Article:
As more firms begin to enable staff to work from home, garden offices may become increasingly popular.
Such spaces can help people achieve a better work-life balance and they mean they are still able to achieve a sense of separation between the environments in which they perform their professional roles and those they relax in during the evenings and weekends.
Writing in HRmagazine.co.uk, employment solicitor Anna MacGregor noted that many firms will be looking for ways to keep their personnel happier and allowing them to operate from garden offices, garden studios or other such spaces at their own abodes may contribute to this.
She added: “Allowing employees to work from home for either all or part of the working week is another potential way of fostering a healthier work-life balance.
“Many employers have IT systems in place to facilitate this. If not, and home working is something that could work for a business, consideration could be given to putting such provisions in place.”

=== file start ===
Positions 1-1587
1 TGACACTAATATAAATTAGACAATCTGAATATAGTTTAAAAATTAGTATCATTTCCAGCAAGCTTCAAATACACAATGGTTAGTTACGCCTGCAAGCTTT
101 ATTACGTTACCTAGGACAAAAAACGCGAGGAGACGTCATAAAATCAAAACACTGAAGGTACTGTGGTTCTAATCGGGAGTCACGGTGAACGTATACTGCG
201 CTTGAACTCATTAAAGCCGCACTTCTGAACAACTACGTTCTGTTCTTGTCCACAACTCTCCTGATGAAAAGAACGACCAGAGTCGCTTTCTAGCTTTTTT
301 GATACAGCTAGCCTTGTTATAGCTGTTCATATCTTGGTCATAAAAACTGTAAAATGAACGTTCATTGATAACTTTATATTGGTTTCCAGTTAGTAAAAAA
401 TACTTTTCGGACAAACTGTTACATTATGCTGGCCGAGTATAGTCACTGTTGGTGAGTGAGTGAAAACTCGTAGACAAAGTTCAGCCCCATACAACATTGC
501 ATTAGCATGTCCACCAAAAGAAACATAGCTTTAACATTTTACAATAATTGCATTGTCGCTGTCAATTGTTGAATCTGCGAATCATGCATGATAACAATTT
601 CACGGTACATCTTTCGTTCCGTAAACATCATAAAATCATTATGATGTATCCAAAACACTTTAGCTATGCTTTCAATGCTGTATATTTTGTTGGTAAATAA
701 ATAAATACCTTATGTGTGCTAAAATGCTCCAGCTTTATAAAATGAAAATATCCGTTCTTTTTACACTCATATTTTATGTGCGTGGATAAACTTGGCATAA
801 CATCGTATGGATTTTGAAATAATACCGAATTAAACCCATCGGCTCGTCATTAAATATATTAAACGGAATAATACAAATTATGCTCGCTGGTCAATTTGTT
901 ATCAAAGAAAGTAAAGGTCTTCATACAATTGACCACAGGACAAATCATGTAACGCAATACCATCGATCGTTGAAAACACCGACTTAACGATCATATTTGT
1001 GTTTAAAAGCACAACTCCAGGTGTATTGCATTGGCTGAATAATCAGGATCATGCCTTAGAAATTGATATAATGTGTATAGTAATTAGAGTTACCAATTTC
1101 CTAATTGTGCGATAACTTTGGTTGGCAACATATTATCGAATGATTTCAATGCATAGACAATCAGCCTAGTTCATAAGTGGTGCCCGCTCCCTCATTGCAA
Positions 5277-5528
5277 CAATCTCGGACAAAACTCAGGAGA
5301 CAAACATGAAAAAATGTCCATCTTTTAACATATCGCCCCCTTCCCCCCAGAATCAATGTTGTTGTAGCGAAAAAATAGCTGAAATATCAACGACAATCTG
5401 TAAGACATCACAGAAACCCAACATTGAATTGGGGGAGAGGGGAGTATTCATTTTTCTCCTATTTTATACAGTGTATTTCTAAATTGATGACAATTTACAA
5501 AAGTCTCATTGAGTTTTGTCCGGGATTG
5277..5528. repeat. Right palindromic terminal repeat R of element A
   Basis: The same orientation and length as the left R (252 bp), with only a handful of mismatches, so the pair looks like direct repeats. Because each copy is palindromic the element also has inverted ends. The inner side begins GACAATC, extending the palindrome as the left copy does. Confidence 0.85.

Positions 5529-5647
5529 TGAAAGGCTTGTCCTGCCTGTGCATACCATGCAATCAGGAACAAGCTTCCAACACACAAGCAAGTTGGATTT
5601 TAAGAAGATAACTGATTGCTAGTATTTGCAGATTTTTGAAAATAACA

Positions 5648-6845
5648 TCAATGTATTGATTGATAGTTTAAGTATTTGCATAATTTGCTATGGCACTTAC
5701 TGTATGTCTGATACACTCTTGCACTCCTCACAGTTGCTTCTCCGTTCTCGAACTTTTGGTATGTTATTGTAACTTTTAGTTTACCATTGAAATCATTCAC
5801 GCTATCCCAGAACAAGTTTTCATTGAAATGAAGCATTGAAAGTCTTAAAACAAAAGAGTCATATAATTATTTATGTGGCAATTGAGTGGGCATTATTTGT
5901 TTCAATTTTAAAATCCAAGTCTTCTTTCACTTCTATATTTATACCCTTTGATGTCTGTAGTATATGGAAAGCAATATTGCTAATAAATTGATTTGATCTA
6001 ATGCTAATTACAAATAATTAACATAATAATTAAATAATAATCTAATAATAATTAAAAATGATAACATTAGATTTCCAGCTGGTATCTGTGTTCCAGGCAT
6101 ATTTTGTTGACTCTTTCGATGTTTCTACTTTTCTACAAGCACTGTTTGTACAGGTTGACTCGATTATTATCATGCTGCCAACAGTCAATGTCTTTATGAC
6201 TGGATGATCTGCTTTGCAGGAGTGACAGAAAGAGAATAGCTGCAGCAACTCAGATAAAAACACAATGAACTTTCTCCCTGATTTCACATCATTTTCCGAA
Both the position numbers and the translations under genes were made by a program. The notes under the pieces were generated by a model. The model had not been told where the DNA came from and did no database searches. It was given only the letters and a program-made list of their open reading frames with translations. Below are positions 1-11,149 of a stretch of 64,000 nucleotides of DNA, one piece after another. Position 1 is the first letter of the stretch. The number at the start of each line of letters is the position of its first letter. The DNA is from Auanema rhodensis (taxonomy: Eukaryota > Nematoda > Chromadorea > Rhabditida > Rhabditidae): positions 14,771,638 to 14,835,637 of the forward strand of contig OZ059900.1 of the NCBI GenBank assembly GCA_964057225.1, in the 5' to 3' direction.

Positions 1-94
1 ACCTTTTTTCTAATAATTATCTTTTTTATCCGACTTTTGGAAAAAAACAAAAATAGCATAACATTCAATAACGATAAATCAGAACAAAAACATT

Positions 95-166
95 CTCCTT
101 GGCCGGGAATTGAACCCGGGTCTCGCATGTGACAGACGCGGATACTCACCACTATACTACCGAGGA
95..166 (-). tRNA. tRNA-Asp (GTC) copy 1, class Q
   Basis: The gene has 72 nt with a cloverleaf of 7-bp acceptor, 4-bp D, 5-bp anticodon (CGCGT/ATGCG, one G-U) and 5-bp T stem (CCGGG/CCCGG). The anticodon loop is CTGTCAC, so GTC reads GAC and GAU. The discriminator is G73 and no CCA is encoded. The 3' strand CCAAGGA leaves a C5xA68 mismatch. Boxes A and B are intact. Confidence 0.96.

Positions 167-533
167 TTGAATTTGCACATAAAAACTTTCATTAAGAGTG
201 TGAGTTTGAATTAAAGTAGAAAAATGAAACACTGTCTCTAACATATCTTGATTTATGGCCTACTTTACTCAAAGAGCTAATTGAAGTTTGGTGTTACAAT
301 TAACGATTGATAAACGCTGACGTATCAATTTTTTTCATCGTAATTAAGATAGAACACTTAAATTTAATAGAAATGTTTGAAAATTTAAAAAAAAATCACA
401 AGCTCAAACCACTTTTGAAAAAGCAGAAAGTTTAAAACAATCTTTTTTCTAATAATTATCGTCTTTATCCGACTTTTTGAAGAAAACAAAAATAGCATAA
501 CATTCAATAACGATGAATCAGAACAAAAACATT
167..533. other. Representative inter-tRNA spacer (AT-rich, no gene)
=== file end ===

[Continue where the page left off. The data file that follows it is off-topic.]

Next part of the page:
Ms MacGregor went on to point out that employers that do consider allowing home working should make sure they are aware of the risk assessments and health and safety obligations that must be undertaken.
She also stated: “Home workers should also be made aware of their data protection obligations when processing information.”
Of course, enabling employees to base themselves at home is not the only way in which morale can be improved, the expert pointed out.
Other issues that should be taken into account are flexible working conditions, as these can improve motivation and productivity.
Also, dealing with childcare issues is a vital point, as many working parents are forced to rely on an informal network of families and friends in order to look after their youngsters.
The solicitor also noted that employees have the right to take “a reasonable amount of time off work to deal with the unexpected disruption or termination of care arrangements involving dependants”.